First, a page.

Press Release

Statement by AFT President Randi Weingarten on the Economic Policy Institute’s Report on Charter School Expansion

For Release: 

Wednesday, November 30, 2016

Contact:

Andrew Crook
o: 202-393-8637 | c: 607-280-6603
acrook@aft.org

WASHINGTON—Statement by American Federation of Teachers President Randi Weingarten on the Economic Policy Institute’s new report, “Exploring the Consequences of Charter School Expansion in U.S. Cities”:

“The original vision for charter schools was that they would be grass-roots incubators of innovation run democratically by teachers, parents and the community. Charters were intended to work side by side with traditional public schools as places where educators could test out new ideas that would help all students; they were never intended to undermine, destabilize or replace public schools. This report is important because it shows what happens when charters, regardless of quality, need or other factors—the type of schools pushed by billionaires like Betsy DeVos—grow so exponentially as to damage and destabilize all other public schools in a district.

“The new EPI report documents what we’ve experienced for years in cities like Philadelphia, Detroit, Cleveland and Los Angeles: the negative impact on students that both austerity and unregulated charter expansion have on all other public schools, which are forced to cut vital programs as funds are diverted away. It shows how opaque and undemocratic charter school governance structures perpetuate self-dealing between schools and corrupt charter management organizations. And it shows that charter growth has led to increased segregation in public education by race, class, language and disability.

“Betsy DeVos, President-elect Trump’s choice for education secretary, is a principal cheerleader of the practice of using the exponential growth of unregulated and unaccountable charters to destabilize, defund, decimate and privatize public education. These consequences are why the NAACP and Black Lives Matter have called for a moratorium on charter schools and why the mayor of Detroit worked to establish some commonsense oversight of this sector. They’re also why voters rejected charter expansion initiatives in Georgia and Massachusetts this November.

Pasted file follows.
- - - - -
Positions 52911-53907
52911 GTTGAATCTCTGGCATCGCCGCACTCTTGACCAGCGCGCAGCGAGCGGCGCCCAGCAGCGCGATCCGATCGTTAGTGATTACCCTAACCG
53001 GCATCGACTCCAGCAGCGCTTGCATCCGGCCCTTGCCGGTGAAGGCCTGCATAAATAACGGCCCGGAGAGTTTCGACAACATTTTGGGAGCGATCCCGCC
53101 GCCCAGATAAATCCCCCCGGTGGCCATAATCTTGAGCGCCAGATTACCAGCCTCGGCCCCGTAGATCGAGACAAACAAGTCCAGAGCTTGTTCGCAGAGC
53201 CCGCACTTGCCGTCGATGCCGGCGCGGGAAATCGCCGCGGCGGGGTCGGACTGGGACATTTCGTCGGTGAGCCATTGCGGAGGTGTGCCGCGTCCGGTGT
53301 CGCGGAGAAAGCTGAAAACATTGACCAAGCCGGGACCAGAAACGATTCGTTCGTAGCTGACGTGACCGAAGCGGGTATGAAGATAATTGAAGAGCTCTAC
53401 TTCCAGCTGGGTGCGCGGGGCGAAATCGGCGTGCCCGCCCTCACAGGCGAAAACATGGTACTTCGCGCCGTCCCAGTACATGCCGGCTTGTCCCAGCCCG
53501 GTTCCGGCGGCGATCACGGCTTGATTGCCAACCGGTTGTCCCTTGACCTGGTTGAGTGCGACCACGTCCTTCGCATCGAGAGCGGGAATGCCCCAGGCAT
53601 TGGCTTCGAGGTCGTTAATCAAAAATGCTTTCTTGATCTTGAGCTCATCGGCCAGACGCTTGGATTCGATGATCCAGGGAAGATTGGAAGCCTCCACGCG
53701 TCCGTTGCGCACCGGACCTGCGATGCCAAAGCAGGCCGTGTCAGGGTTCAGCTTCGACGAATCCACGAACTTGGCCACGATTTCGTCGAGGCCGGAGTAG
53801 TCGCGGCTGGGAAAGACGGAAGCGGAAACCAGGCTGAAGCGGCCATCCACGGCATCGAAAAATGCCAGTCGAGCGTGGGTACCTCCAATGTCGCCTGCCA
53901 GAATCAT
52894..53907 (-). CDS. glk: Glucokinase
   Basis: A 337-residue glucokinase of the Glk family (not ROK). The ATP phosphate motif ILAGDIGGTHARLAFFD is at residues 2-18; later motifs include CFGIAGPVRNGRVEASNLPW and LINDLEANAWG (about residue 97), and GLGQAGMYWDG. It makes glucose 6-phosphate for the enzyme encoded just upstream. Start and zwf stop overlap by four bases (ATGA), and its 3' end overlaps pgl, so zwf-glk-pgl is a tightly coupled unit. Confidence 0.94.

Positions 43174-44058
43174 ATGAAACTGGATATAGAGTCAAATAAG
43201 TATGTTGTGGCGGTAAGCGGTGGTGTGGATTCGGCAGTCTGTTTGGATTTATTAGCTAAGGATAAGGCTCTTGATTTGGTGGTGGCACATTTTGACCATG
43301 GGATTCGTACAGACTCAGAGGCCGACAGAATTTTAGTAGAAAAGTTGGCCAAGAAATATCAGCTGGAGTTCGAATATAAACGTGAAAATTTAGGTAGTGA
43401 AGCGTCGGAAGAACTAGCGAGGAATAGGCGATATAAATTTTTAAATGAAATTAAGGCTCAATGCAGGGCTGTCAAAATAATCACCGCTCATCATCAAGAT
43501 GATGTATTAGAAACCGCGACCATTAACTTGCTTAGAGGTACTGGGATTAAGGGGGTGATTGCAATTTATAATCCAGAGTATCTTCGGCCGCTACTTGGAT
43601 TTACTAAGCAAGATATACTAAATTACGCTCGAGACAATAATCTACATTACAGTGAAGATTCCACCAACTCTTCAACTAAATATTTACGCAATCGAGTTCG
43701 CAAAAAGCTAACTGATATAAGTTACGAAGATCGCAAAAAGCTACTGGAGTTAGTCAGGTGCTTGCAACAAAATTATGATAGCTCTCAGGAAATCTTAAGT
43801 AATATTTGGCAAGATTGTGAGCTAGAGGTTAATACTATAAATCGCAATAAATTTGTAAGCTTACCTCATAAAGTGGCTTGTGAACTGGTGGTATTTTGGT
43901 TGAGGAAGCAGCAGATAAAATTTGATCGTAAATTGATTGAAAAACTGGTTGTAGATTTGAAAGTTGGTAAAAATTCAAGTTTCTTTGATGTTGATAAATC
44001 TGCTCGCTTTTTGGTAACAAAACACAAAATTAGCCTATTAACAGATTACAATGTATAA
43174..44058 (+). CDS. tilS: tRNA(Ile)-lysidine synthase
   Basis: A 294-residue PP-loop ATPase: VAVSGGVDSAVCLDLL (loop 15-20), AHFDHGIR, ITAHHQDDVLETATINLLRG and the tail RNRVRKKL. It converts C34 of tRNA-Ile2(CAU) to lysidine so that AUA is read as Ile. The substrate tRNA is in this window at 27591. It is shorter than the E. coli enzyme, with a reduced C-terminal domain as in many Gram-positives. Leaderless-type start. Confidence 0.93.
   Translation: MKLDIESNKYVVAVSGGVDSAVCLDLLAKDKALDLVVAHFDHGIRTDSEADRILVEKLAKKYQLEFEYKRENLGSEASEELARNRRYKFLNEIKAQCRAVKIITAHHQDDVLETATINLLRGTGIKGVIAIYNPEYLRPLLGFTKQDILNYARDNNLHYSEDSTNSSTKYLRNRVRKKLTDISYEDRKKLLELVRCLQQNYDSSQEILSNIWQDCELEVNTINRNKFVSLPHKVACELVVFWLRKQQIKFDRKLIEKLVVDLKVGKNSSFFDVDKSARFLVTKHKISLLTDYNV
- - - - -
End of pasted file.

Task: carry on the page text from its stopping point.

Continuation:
“One way to ensure the best possible public education for our kids, as the report makes clear, is to ensure charter operators are held publicly accountable for their actions—and to create a system that incentivizes investment in public education, not the siphoning off of badly needed resources to the private sector. Parents and educators want rational policy decisions that look out for students, not the unregulated, unaccountable outcomes of market forces.”

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The AFT represents 1.7 million pre-K through 12th-grade teachers; paraprofessionals and other school-related personnel; higher education faculty and professional staff; federal, state and local government employees; nurses and healthcare workers; and early childhood educators.